Electricity May Be Harnessed Through Air With The Help Of An Enzyme

First Cry

When it comes to harnessing the power of nature, the world has so much to offer. People have learned to use solar, wind, and heat to generate electricity. However, there are so many secrets and treasures that have yet to be tapped.

Scientists have recently discovered one more way to generate electricity – and that’s through air. The more discoveries are made, the better it will be for everyone, especially when the cost of fossil fuels are increasing year after year.

Just think about this scenario: you are able to draw moisture from the air through your fingertips and create an electrical current with it. This is the kind of thing that you just can’t make up. We see it in movies, but we’ve always wondered if it can actually become a reality.

Since researchers have been able to use a bacterial enzyme that has the ability to conduct hydrogen to create electricity just from thin air, this dream will soon come to fruition. In fact, the discovery made promises to open the doors to a new field of clean energy that would break every glass ceiling imaginable.

The recent work done by the team at Monash Biomedicine Discovery Institute at Monash University, Australia, was able to demonstrate how many kinds of bacteria use hydrogen from the atmosphere as an energy source, especially when they are found in nutrient-poor environments.

“We’ve known for some time that bacteria can use the trace hydrogen in the air as a source of energy to help them grow and survive, including in Antarctic soils, volcanic craters, and the deep ocean,” Monash University Professor Chris Greening said. “But we didn’t know how they did this, until now.”

The team wrote it all down and their discovery paper was published in Nature. In it, details about how the researchers extracted the enzyme that is behind the use of atmospheric hydrogen from a bacterium called Mycobacterium smegmatis. They were also able to show how this enzyme, which they called Huc, has the ability to convert hydrogen gas to an electrical current.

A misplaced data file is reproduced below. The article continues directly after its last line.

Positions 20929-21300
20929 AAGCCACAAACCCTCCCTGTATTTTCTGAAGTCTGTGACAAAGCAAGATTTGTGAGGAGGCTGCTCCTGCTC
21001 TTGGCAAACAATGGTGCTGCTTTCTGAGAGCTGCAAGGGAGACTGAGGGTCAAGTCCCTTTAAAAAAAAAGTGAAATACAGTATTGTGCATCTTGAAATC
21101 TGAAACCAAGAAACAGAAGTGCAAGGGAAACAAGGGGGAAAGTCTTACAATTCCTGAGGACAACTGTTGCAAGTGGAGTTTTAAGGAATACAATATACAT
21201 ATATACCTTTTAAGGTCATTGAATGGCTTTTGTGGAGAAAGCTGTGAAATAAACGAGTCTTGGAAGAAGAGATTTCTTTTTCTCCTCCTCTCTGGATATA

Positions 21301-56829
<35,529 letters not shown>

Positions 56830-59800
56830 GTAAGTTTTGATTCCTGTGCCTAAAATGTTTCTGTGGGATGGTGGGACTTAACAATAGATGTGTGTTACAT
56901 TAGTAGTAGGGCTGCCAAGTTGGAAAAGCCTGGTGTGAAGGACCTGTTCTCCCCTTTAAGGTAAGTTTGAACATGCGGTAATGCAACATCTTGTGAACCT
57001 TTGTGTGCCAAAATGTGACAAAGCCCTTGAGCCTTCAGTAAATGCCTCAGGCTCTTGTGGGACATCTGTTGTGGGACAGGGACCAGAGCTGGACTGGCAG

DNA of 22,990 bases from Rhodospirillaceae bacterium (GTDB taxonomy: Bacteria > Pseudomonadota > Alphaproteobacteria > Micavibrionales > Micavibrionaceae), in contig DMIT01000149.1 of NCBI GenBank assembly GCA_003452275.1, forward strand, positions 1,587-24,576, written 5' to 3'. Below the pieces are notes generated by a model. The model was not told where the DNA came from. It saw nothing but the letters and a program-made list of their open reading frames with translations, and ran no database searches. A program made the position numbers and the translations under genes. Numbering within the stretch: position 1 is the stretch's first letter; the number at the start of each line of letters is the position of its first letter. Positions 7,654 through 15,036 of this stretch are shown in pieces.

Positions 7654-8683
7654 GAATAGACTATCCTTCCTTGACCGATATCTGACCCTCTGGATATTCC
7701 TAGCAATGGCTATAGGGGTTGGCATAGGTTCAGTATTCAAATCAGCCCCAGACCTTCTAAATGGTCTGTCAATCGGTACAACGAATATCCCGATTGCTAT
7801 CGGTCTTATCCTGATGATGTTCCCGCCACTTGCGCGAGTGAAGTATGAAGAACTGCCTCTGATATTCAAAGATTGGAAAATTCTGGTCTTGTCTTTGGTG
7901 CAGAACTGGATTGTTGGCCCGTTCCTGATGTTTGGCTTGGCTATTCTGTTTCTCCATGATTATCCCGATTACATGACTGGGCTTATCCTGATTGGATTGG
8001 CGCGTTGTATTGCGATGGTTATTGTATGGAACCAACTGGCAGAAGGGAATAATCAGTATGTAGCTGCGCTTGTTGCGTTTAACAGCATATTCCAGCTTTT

“Huc is extraordinarily efficient,” noted co-author of the paper Dr. Rhys Grinter. “Unlike all other known enzymes and chemical catalysts, it even consumes hydrogen below atmospheric levels—as little as 0.00005% of the air we breathe.”

The laboratory work performed by Ph.D. student Ashleigh Kropp also demonstrated how it was possible to store purified Huc for long periods of time.

“It is astonishingly stable,” she explained. “It’s possible to freeze the enzyme or heat it to 80 degrees Celsius, and it retains its power to generate energy. This reflects that this enzyme helps bacteria to survive in the most extreme environments.”

The bacteria that produce enzymes such as Huc are found everywhere. In fact, these can be grown in huge quantities. It means good news for people because they could one day gain access to a sustainable source of the enzyme that’s readily available. Dr. Grinter also said that a key objective for their future studies is to scale up the production of Huc. “Once we produce Huc in sufficient quantities, the sky is quite literally the limit for using it to produce clean energy.”

“This is a really exciting discovery that could be a game changer in addressing climate change. It speaks to the strength of Monash research in developing smart solutions to the world’s most pressing problems. A big congratulations to [the team] what a fantastic achievement,” said Deputy Vice-Chancellor, Professor Rebekah Brown. She, however, was not part of the study.


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